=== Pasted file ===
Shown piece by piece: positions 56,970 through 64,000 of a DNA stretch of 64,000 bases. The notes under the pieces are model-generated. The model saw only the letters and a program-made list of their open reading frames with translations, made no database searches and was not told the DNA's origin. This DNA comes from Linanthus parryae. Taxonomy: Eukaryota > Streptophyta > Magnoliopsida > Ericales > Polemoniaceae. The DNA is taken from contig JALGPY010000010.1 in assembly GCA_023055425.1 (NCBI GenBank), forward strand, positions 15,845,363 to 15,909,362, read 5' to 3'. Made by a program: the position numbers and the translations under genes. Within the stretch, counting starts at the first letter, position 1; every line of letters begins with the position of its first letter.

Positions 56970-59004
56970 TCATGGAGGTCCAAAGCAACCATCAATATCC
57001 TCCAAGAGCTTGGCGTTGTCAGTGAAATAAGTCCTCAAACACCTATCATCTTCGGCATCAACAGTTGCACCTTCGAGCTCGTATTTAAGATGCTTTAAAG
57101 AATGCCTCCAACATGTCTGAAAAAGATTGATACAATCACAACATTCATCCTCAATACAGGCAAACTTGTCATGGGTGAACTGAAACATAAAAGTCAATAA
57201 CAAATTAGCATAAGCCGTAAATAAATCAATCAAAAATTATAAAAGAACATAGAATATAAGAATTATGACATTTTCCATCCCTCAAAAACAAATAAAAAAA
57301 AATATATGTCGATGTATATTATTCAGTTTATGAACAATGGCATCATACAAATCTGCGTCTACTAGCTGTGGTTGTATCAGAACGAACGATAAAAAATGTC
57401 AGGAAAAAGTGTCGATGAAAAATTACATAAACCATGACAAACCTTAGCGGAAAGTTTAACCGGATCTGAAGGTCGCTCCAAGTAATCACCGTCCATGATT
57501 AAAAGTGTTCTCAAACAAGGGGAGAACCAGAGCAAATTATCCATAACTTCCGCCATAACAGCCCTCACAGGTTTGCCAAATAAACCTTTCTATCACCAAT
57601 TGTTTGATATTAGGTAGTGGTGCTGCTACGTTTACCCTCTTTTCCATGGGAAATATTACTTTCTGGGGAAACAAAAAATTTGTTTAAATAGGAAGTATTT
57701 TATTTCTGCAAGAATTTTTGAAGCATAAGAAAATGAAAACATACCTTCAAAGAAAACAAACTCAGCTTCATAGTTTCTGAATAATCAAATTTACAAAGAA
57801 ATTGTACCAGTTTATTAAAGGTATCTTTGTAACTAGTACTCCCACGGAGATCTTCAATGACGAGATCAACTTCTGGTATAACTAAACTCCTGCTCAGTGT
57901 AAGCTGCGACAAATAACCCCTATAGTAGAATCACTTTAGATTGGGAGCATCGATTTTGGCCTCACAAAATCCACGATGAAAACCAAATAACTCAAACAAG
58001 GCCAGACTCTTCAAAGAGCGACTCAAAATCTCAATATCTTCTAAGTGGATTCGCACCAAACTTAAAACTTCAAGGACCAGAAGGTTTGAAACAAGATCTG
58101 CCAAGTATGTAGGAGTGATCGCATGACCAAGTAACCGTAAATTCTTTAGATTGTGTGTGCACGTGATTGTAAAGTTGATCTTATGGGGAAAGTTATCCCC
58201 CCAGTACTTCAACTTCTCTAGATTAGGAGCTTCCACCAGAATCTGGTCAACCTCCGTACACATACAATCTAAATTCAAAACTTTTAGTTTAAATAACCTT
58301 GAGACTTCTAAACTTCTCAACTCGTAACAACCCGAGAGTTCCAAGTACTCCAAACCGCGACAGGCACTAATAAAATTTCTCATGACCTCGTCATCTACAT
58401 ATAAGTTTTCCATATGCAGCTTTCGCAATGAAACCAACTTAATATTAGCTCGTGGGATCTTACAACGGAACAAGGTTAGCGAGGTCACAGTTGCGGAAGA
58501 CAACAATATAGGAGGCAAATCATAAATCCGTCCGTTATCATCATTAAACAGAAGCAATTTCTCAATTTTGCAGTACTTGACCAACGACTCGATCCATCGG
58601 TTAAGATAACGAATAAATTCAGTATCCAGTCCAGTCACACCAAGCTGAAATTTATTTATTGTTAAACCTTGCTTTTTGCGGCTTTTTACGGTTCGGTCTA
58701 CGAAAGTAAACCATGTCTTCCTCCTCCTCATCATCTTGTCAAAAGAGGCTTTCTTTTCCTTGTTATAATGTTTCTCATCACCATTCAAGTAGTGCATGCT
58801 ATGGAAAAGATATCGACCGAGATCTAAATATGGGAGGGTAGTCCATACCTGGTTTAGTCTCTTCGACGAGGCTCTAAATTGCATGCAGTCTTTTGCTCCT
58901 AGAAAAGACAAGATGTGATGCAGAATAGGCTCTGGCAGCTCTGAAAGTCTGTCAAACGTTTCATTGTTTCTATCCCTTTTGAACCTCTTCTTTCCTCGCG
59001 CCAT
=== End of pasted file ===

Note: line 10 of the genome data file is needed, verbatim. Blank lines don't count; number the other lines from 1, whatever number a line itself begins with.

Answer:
57601 TGTTTGATATTAGGTAGTGGTGCTGCTACGTTTACCCTCTTTTCCATGGGAAATATTACTTTCTGGGGAAACAAAAAATTTGTTTAAATAGGAAGTATTT